The view from my veranda

Blame, Bari and Breakfast

17th July 2020


Shabbat Shalom dear friends, hope you have a good weekend.


The easiest thing in the world is to blame our leaders for the failure to contain this pandemic, but is it really their fault? Basically it is a lose-lose situation, a juggling of economy, health and an unresponsive public that is struggling with an uncertain future. If I hear or see one more idiot shouting that wearing a mask or abiding by social distancing denies them their civil rights, or even better that the fools who think that because they have been asked to abide by the rules we are under dictatorship, I may just explode out of my normal polite responses! Both on Facebook and Twitter I suggested that if they want to know what it truly means to live under a dictatorship they should talk to those who have escaped from African and Middle Eastern countries and now Venezuela, or even better try living under genuine dictatorship rather than under governments trying to find their way through the unknown and very frightening situation.


I’m not really sure why the world media is pointing a finger at Israel’s handling of the Corona crisis. It’s pretty much the same everywhere!! Call it ineptitude but no-one has experience in dealing with this pandemic.


The Israeli government has just reintroduced several limitations concerning restaurants – no more service only takeaway; hotels open but keeping to strict rules in dining and public areas; beaches closed on weekends; parks and museums closed on weekends; in fact most of the restrictions are only over the weekend which caused one friend to announce “I didn’t know that the Corona kept Shabbat“! The epidemiologists are astonished at the ineffectiveness of limiting people only at weekends when contagion has no diary.


Another surprise announcement this week was when Netanyahu admitted that he and the government had mishandled the situation by opening up businesses, gyms, pools hotels and culture too soon and too quickly – prompted by the desire to rekindle the economy. Recognising the distress of the general population, not knowing where the next meal or rent or mortgage payment is coming from the government is giving a special compensation to each family plus a payment to all self-employed. It isn’t much but it is a start given immediately. There was no means test because it is too costly and takes a long time – families are drowning now. A television campaign asking those who do not need the extra money to donate to a fund to help those who do has been very successful.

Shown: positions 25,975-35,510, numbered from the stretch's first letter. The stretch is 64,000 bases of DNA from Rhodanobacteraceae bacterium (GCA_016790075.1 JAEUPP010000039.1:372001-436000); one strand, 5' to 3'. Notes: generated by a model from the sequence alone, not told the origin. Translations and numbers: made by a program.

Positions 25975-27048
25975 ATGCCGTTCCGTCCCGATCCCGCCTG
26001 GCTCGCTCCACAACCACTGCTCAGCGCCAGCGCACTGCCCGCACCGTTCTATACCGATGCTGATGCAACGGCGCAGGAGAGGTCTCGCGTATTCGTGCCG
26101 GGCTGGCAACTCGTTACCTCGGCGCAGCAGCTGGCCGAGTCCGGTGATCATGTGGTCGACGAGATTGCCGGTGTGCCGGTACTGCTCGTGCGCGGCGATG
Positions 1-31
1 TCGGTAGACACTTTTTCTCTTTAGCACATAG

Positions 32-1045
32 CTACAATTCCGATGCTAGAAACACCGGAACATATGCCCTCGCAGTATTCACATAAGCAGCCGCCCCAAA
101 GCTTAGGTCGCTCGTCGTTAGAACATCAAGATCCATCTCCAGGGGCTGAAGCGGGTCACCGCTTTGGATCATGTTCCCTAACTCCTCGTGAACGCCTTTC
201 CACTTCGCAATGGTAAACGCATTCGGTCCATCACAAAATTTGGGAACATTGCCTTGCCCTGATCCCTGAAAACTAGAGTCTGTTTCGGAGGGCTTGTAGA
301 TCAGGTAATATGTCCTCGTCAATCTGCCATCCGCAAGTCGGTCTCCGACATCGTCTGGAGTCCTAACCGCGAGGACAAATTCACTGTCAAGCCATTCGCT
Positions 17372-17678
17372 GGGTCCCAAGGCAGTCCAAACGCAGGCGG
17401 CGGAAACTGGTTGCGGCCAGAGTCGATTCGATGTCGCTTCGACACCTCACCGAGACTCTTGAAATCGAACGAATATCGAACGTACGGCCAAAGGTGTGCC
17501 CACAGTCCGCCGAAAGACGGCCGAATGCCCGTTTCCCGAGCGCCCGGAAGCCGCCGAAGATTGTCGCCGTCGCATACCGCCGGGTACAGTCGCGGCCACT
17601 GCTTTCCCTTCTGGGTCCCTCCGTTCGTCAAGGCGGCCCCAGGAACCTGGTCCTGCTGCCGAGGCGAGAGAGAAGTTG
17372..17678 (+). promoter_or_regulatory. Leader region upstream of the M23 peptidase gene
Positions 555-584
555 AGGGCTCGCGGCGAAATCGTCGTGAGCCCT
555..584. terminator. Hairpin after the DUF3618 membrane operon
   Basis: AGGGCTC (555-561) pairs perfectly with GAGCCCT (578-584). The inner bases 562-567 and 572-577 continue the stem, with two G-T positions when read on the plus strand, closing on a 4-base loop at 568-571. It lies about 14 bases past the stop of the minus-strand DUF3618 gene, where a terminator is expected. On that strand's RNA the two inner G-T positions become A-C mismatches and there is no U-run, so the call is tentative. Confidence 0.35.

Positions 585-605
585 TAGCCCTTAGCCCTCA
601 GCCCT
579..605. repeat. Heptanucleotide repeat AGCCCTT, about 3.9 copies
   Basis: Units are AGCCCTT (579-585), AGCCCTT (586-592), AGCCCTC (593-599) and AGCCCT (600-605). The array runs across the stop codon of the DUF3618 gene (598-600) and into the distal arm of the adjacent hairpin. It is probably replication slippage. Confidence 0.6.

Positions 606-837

There is a very special couple, old friends, who live in the New York area, their names are Harvey and Jane but I won’t give you their last names because they are humble and good folk, and they wrote to me asking if there was an organisation which helped feed the poor in Israel. They wanted to donate to help those most in need. I suggested Leket – read here


Last week a protest demonstration was held in Rabin Square in Tel Aviv concerning the government handling of the economic disaster for many citizens. Quite a number of our caring friends took part, most of the participants careful to abide by all the Corona rules. However, when 7,000 people fit into a space big enough for 1,500 people to stay 2 metres apart chaos often ensues – the purpose of the demonstration lost in the bad behaviour of the few.


There is hope on the horizon. Researchers in both the Hebrew University and Mount Sinai Hospitals have been working together to discover the efficacy of a drug already recognised by the FDA which can eradicate the effects of the Corona virus on the lungs within days. Simultaneously, Israeli scientists have produced a simple breathalyzer Corona test which produces immediate results.



Next week I sense that all eyes will be turned to the courtroom rather than on the Ministry of Health. On Sunday, unless he decides to close all the courtrooms as a “Corona precaution” Prime Minister Netanyahu’s trial will begin. What amazes me is that Bibi’s fans stood by him and are not fazed by his corruption, misuse of power and various other indictments yet are moving away because of his handling of the Corona virus.


Bari Weiss is an honest and reliable journalist who joined the staff of the New York Times 3 years ago. This week she came to understand that she could not continue in a workplace filled with “Wrongthink”. Her letter of resignation explains clearly the disinformation which news outlets like the NYT, Guardian, LA Times and others use to sell their wares. “Twitter is not on the masthead of The New York Times. But Twitter has become its ultimate editor. As the ethics and mores of that platform have become those of the paper, the paper itself has increasingly become a kind of performance space. Stories are chosen and told in a way to satisfy the narrowest of audiences, rather than to allow a curious public to read about the world and then draw their own conclusions. I was always taught that journalists were charged with writing the first rough draft of history. Now, history itself is one more ephemeral thing molded to fit the needs of a predetermined narrative.”